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Monday, December 21, 2020

Tuesday Before Christmas

A Christmas Tree

"I have been looking on, this evening, at a merry company of children assembled round that pretty German toy, a Christmas Tree. The tree was planted in the middle of a great round table, and towered high above their heads. It was brilliantly lighted by a multitude of little tapers, and everywhere sparkled and glittered with bright objects. There were rosy-cheeked dolls, hiding behind the green leaves; and there were real watches (with movable hands, at least, and an endless capacity of being wound up) dangling from innumerable twigs; there were French-polished tables, chairs, bedsteads, wardrobes, eight-day clocks, and various other articles of domestic furniture (wonderfully made, in tin, at Wolverhampton), perched among the boughs, as if in preparation for some fairy housekeeping; there were jolly, broad-faced little men, much more agreeable in appearance than many real men -- and no wonder, for their heads took off, and showed them to be full of sugar-plums; there were fiddles and drums; there were tambourines, books, work-boxes, paint-boxes, sweetmeat boxes, peep show boxes, and all kinds of boxes; there were trinkets for the elder girls, far brighter than any grown-up gold and jewels; there were baskets and pincushions in all devices; there were guns, swords, and banners; there were witches standing in enchanted rings of pasteboard, to tell fortunes; there were teetotums, humming-tops, needle-cases, pen-wipers, smelling-bottles, conversation-cards, bouquet-holders, real fruit, made artificially dazzling with gold leaf, imitation apples, pears, and walnuts, crammed with surprises; in short, as a pretty child, before me, delightedly whispered to another pretty child, her bosom friend, 'There was everything, and more.' "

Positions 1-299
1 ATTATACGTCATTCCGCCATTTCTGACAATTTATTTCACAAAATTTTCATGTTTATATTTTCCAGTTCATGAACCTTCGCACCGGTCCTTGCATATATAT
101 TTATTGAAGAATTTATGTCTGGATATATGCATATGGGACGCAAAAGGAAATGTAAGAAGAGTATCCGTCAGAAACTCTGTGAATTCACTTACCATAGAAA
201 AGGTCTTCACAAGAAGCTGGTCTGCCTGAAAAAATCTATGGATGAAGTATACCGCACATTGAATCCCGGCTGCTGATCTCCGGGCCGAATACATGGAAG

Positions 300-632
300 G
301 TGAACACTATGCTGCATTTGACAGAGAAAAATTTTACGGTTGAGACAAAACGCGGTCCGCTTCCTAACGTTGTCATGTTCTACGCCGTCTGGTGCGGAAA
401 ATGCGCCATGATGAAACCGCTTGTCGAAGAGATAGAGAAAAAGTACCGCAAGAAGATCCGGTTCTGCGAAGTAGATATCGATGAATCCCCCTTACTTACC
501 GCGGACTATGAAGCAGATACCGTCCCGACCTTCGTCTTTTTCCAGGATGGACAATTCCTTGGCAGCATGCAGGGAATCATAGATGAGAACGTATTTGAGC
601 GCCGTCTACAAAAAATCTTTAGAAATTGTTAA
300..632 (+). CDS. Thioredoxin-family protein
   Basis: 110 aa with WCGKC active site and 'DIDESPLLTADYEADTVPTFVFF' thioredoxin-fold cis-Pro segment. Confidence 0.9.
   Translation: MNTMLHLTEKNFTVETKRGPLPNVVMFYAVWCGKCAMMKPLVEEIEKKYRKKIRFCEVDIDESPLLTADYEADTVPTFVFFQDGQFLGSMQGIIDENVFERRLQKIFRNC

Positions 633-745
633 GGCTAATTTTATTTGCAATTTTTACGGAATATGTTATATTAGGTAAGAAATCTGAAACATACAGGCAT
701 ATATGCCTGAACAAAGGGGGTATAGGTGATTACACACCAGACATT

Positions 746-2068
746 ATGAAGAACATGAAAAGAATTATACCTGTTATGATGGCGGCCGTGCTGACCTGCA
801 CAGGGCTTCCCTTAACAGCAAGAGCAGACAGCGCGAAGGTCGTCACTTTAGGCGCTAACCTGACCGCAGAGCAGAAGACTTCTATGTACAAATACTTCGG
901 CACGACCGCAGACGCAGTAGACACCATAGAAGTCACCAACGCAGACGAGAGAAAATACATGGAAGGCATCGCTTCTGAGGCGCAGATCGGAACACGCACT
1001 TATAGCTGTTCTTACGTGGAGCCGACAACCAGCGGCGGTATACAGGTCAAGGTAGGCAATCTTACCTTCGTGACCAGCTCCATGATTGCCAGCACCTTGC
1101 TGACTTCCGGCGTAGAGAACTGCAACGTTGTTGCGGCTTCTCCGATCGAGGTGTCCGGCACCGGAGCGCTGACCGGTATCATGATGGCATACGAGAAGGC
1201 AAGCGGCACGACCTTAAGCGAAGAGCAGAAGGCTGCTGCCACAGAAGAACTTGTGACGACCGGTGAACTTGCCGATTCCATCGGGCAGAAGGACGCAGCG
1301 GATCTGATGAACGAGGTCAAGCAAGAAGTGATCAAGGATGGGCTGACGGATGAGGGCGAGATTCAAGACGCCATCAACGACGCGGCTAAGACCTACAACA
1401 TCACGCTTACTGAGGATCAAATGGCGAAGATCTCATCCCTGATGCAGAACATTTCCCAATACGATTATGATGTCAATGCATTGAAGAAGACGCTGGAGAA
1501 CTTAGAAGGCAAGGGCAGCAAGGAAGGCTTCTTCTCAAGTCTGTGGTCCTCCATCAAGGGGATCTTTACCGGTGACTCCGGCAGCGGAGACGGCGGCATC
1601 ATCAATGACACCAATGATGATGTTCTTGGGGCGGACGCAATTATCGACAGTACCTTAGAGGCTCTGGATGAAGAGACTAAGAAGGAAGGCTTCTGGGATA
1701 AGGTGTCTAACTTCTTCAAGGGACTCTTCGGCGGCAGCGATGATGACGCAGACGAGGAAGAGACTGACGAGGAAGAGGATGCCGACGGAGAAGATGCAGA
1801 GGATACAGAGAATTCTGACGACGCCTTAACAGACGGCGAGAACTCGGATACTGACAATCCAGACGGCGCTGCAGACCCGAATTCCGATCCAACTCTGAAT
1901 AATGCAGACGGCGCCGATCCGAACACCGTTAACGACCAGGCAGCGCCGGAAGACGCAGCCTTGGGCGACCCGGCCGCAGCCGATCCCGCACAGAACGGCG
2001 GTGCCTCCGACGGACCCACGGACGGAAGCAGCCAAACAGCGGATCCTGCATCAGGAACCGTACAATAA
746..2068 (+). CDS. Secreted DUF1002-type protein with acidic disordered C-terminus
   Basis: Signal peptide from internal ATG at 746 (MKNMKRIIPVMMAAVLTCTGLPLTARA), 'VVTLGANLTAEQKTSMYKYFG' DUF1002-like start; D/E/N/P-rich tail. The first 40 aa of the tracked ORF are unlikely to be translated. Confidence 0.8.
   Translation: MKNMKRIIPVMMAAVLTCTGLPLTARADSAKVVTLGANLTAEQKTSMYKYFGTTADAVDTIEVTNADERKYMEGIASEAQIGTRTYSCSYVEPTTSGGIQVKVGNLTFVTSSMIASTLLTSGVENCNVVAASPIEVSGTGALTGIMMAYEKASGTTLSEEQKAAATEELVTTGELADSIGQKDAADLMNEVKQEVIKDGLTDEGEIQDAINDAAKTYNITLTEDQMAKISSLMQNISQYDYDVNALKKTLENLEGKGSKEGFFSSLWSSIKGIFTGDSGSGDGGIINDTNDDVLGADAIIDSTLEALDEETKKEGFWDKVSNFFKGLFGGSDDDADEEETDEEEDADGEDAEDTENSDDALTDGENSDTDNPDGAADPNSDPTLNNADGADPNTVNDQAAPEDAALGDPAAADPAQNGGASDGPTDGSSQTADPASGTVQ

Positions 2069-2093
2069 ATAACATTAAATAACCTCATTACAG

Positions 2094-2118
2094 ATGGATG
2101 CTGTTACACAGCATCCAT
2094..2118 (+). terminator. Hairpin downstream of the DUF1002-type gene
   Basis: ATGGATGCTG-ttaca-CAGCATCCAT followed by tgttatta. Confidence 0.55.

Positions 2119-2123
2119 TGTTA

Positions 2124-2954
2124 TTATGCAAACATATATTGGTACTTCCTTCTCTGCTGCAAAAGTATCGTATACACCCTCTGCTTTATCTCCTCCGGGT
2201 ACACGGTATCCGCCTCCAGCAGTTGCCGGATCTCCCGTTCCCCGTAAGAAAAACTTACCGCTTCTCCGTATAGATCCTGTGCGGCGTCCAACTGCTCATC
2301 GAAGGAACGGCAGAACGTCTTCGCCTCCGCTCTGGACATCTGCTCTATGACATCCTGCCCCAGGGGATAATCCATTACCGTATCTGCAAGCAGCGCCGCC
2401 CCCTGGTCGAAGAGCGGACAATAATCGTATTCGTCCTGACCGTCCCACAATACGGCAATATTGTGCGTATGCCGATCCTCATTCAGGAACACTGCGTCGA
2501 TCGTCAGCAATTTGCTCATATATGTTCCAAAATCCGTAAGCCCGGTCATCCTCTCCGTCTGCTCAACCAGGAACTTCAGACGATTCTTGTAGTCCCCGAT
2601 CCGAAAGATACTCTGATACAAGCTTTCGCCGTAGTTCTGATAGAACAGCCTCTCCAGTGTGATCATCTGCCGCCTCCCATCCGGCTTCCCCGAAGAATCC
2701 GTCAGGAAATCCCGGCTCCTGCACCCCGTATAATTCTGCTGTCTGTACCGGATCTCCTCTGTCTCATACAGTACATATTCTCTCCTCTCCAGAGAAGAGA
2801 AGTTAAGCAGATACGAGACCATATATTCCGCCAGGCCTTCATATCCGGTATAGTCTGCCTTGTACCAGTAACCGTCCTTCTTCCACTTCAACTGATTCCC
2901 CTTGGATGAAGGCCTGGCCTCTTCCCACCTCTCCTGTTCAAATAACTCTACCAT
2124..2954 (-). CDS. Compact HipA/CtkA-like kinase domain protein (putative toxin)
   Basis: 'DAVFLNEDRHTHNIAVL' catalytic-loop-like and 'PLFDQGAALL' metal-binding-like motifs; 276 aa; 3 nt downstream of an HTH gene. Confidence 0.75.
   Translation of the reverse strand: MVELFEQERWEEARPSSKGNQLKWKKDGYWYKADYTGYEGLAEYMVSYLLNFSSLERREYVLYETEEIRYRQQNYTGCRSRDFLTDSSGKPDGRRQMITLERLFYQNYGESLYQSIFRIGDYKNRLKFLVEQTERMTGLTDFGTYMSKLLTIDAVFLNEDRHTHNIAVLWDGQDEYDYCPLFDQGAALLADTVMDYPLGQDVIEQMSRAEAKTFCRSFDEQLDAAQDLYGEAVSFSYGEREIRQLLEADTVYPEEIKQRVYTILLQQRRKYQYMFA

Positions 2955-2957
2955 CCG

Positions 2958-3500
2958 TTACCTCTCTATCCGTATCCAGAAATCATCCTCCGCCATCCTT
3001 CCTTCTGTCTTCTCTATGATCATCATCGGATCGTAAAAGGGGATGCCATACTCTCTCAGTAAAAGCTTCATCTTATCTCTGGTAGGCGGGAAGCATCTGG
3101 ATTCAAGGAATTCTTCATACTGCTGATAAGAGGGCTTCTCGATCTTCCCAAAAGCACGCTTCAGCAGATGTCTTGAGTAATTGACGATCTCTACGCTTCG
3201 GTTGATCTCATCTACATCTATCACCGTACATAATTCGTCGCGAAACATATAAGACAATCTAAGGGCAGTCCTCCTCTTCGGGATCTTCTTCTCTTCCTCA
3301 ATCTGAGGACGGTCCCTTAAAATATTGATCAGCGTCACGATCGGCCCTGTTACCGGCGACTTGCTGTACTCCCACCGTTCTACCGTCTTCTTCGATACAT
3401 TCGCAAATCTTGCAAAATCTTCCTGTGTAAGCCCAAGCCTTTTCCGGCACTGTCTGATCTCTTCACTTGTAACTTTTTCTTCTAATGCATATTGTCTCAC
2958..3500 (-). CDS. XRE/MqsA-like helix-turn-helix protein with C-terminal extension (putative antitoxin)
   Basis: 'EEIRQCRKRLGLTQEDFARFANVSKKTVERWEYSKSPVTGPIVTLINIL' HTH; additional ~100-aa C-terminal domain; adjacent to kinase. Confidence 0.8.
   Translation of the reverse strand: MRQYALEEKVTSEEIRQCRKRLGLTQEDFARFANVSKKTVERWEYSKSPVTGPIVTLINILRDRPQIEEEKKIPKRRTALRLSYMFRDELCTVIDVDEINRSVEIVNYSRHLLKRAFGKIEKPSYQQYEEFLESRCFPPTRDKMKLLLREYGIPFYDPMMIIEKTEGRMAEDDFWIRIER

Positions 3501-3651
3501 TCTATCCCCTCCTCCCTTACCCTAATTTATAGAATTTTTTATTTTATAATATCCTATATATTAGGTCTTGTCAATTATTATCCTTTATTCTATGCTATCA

From Christmas Stories by Charles Dickens, 1812-1870

In addition to making treats, I've been busy wrapping gifts. One of my gifts is an Italian dinner in a bag, as I mentioned in this post on gifts to add to your grocery order. Here's how I wrapped it all up. I had a brown paper craft bag (reused from last year), red tissue paper (also reused), red ribbon (again reused), and a printed page of clip art (illustration of different pasta shapes) that I individualized.